Not really (see here). The prohibition was focused on religious matters. It was about loyalty to Yahweh. This is simply a superficial argument based upon not understanding the worldview and cultural background of the Bible, because the authors of Scripture had no modern idea of what we call “race”, so Bob—he goes on to quote a statement from Bob Jones University that commits the same error—is setting up a straw man. Understanding what those prohibitions were about gets carried into the New Testament and echoed by the Apostle Paul. Bob seems to recognize this, because he writes,

The apologist might respond that the prohibitions against intermarriage were meant to avoid temptations to worship other gods. That’s true to some extent but irrelevant—they’re still anti-miscegeny laws. If they’re wrong today, why excuse them back then? The Bible’s version of “God-given” rights and demands isn’t a morality than we can tolerate.


Alright, we have two problems here and they should be glaring. First, the intermarriage prohibitions were purely on a religious basis—as previously stated—so they’re not “miscegenation laws”. Let me repeat this: in the biblical worldview there is only one race: Adam’s. All human beings are seen and understood to be descendants of the primal human. Further, most of the tribes are related: they’re Semites. So, in modern terms, they’re all the same race. Further, even if people in the past justified those laws based upon Scripture, the fact that they did so based upon an error of understanding refutes that application. Second, the conflation of rights and morals. There’s several other errors that could be addressed but I’m trying to keep these responses to a reasonable length.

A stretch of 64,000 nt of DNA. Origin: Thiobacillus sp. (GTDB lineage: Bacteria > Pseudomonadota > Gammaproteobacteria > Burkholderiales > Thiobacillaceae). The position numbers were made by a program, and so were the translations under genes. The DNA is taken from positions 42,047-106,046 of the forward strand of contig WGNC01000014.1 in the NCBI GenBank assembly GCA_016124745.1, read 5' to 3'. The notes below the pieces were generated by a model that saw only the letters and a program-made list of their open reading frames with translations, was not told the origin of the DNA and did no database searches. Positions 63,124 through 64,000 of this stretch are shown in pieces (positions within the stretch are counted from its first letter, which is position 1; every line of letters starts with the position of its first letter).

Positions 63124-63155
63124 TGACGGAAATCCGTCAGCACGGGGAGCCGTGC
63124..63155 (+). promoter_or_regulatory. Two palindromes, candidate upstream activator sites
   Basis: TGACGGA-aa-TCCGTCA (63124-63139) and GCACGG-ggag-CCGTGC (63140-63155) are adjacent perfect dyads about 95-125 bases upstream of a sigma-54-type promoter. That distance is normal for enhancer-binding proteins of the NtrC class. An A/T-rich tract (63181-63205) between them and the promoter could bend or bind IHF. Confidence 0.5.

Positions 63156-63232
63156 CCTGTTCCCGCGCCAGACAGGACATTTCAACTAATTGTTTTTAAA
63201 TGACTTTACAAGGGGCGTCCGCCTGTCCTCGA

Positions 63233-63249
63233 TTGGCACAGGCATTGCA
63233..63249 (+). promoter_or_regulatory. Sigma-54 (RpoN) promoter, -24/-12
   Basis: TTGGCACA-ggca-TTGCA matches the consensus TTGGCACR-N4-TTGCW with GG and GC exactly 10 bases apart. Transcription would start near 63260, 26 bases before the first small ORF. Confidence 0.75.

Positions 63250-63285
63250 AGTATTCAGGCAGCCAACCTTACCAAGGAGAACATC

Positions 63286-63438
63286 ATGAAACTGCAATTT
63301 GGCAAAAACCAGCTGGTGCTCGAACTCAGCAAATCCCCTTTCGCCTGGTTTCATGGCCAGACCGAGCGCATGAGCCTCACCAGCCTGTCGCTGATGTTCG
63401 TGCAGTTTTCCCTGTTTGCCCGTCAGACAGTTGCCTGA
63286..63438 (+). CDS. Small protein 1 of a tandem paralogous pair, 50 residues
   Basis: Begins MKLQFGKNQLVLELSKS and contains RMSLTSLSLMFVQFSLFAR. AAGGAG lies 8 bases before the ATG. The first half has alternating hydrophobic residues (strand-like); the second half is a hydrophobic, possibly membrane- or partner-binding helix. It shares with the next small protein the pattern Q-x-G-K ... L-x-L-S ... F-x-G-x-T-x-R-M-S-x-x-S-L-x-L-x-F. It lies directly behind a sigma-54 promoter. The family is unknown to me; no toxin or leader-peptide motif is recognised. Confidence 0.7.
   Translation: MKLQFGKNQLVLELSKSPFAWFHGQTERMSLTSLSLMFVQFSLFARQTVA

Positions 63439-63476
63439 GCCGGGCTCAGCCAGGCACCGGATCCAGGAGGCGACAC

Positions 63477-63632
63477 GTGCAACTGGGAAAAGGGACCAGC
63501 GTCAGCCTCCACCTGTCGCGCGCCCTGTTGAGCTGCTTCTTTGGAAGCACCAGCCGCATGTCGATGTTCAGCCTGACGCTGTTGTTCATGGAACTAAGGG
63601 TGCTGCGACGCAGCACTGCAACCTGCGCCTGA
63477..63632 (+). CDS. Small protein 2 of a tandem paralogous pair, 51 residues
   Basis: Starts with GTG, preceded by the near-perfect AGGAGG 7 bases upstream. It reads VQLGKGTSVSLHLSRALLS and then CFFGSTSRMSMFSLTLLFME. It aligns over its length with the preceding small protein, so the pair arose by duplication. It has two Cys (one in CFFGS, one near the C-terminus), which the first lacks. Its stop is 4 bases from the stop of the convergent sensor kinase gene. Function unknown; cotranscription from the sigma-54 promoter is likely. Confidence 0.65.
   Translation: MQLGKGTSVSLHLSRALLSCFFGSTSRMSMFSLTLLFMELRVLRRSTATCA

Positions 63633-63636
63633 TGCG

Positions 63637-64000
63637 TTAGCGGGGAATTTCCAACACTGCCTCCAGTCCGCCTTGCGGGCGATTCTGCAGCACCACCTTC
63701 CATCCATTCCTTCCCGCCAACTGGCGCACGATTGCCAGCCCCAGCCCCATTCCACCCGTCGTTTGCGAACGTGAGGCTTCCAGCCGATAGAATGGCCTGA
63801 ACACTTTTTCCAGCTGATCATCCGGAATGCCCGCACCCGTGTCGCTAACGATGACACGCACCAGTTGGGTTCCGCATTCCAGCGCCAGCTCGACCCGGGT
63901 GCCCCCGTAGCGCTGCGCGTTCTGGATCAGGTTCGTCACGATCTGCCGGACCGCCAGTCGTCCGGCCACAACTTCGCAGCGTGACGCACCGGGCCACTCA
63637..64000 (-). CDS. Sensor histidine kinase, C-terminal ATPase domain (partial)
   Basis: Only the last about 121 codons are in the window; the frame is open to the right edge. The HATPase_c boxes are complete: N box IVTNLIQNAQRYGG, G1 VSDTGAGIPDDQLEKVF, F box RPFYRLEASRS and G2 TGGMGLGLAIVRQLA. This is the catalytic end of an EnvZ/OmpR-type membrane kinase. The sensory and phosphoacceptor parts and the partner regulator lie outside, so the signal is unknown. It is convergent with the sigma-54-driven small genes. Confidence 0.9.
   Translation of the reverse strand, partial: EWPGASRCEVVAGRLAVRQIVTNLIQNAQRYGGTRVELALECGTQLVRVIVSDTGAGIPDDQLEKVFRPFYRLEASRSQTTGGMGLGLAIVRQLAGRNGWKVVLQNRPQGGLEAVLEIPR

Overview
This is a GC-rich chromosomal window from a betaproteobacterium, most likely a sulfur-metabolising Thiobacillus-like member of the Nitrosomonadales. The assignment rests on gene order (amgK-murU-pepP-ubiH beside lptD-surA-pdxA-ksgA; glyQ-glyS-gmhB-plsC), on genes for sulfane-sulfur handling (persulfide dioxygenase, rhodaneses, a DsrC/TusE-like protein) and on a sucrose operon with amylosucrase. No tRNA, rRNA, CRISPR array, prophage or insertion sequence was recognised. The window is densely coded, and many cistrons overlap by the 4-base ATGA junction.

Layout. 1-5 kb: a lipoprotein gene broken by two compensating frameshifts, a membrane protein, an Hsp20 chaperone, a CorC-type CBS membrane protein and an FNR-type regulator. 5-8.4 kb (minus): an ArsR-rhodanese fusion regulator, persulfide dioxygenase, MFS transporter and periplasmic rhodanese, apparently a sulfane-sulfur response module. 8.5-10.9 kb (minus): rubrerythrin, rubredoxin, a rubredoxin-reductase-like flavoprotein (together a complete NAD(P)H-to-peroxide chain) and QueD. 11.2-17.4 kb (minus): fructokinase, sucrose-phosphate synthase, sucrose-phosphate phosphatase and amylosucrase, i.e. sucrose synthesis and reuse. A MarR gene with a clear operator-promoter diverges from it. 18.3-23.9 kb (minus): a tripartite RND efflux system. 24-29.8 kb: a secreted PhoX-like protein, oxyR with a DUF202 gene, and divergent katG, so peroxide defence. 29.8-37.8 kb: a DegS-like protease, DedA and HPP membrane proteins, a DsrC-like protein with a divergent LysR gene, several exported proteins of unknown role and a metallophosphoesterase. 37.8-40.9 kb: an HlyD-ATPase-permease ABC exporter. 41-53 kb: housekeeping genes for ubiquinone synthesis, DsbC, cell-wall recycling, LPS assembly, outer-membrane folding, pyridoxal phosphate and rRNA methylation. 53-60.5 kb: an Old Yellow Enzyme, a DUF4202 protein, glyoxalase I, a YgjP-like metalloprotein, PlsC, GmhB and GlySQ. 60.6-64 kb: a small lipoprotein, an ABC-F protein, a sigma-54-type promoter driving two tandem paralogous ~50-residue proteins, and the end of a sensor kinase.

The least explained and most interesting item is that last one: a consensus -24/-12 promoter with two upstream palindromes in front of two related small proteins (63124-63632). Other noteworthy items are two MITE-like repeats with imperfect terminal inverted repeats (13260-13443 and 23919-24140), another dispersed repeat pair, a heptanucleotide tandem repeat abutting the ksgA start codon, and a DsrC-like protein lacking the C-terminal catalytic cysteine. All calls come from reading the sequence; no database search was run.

Bob then slams the argument into emotionalism,

To understand the Bible on homosexuality, consider its stance on slavery. Some Christians say that slavery in the Old Testament was just God adapting to the imperfect, wicked customs of the time. All right, but take the same approach toward homosexuality.